Holiday Grief: Trust Your Strength

December 10, 2014 Updated: April 24, 2016

On a rainy night, the city at Christmas had a wonderland aspect. A magnificent tree, about the size of Godzilla, adorned Bryant Park. The lions at New York Public Library wore heavy necklaces of fir. Even the railing at Herald Square, next to a ventilation grate where destitute men had set up a privacy screen of umbrellas, was decked with boughs, ribbons, and lights.

I veered from delighted wonder at the tree to professional pride at the library to sudden sorrow at the railing. My eyes moistened.

“Stress, grief, anxiety, anger, hopelessness: holidays are a potpourri of emotions, not all of them joyous,” said Dr. Joshua C. Klapow. He is a clinical psychologist and associate professor in the Department of Health Care Organization and Policy at the University of Alabama at Birmingham.

Grief during the holidays is an annual story. I may in fact write one each year, but this time is personal. My mother-in-law and sister-in-law are starting hospice care. Both have been the soul of kindness to me. The elder displays the amazing stoicism of the greatest generation. The younger, my age mate, has channeled her feelings into endearing, colorful, childlike soft sculptures. She values solitude and early morning walks in the desert with her golden retriever, Gracie.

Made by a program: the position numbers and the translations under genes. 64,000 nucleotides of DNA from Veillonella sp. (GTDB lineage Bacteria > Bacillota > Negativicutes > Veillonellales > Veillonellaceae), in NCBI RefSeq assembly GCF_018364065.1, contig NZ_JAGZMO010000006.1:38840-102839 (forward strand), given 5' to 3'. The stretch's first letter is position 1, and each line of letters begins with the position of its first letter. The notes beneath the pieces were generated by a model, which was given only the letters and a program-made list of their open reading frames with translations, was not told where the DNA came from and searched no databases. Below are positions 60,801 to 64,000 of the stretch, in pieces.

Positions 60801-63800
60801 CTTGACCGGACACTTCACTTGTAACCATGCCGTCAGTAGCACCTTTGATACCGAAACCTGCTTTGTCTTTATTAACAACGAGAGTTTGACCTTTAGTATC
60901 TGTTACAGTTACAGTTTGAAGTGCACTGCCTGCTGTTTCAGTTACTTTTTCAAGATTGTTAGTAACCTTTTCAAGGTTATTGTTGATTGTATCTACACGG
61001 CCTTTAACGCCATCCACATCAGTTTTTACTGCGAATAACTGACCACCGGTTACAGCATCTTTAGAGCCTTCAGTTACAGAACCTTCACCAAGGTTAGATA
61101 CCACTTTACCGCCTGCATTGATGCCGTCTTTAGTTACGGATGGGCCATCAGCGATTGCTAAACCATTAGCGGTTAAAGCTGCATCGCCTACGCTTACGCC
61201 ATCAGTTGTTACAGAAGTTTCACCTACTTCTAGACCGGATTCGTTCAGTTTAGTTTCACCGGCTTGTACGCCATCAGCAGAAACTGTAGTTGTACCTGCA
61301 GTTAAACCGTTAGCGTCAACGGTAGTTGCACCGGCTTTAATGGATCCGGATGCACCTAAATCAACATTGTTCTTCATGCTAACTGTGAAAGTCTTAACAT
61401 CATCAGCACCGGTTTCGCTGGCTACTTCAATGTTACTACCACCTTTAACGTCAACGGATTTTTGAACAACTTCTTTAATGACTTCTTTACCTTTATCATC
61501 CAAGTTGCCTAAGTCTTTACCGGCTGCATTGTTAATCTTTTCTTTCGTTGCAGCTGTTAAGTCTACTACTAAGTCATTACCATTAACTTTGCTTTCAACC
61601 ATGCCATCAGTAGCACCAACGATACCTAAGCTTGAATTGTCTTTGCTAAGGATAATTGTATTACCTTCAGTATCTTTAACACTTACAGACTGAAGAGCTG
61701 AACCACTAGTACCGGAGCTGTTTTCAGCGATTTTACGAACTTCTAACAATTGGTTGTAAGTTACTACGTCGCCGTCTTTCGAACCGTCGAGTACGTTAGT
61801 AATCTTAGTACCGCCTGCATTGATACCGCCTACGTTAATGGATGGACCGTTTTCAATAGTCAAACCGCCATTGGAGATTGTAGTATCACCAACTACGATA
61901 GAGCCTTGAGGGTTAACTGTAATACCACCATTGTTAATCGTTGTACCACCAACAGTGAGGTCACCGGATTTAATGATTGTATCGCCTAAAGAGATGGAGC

“For them, the two who know it’s their last … there are no rules. This Christmas is about whatever your heart wants,” said Klapow.

It’s different for family and friends, according to Klapow. “For them, they are already anticipating the grief. For the two who are terminally ill, it’s about living life to its fullest.” For those who love a dying person, “It is your ultimate gift to go with their flow.”

When I am with them this weekend, I hope to remember and follow that good advice.

A Bad Loop

For anyone, any time of year, “I think the overarching theme that’s not specific to holiday time is our inability to keep realistic expectations of our emotions,” said Kaplow. The sparkling trees, decorated lions, choristers in the subway, and strands of lights send a message of joy. A kind of imperative of joy. But no emotion can arrive on demand, and the nature of emotion is to be mutable, like weather.

People start feeling bad, and then get into a bad loop, said Klapow. “We feel bad that we are not happy.” This, of course, makes it worse. People who are grieving may add another curlique to the bad loop—they feel bad when for a moment they are happy, or they feel bad for not feeling much. They feel guilty.

“The easiest way out is to give yourself permission. Your emotions during the holidays don’t have to be dictated by the holidays,” said Klapow.

Not Dictated

No matter what the calendar may say, “basically this is about not letting your emotions be dictated by the rest of the world.”

He had one last bit of sagacity to offer. “Grief is a fact of life. The more you can try not to fight it during the holidays, the better off you will be.” The worst thing is to second-guess yourself.

Human beings “are hard-wired to survive and to be resilient.” After loss, the best thing to do for the short run is to “allow your mind and body to do what it’s designed to do,” said Kaplow. You are designed to endure. You may safely go on autopilot.